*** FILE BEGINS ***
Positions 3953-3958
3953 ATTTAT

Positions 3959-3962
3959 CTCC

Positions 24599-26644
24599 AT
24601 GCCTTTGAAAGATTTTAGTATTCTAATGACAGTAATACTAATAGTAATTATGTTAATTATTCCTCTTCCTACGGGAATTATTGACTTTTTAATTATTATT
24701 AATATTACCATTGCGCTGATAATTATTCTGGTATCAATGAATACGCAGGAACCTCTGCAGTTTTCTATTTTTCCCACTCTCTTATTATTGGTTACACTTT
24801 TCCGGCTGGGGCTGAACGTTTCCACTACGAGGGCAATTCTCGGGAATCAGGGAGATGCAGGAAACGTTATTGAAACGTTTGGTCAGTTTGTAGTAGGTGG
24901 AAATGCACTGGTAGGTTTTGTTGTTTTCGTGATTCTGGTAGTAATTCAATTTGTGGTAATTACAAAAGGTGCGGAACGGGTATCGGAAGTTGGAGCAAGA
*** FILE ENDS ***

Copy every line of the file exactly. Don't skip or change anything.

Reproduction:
Positions 3953-3958
3953 ATTTAT

Positions 3959-3962
3959 CTCC

Positions 24599-26644
24599 AT
24601 GCCTTTGAAAGATTTTAGTATTCTAATGACAGTAATACTAATAGTAATTATGTTAATTATTCCTCTTCCTACGGGAATTATTGACTTTTTAATTATTATT
24701 AATATTACCATTGCGCTGATAATTATTCTGGTATCAATGAATACGCAGGAACCTCTGCAGTTTTCTATTTTTCCCACTCTCTTATTATTGGTTACACTTT
24801 TCCGGCTGGGGCTGAACGTTTCCACTACGAGGGCAATTCTCGGGAATCAGGGAGATGCAGGAAACGTTATTGAAACGTTTGGTCAGTTTGTAGTAGGTGG
24901 AAATGCACTGGTAGGTTTTGTTGTTTTCGTGATTCTGGTAGTAATTCAATTTGTGGTAATTACAAAAGGTGCGGAACGGGTATCGGAAGTTGGAGCAAGA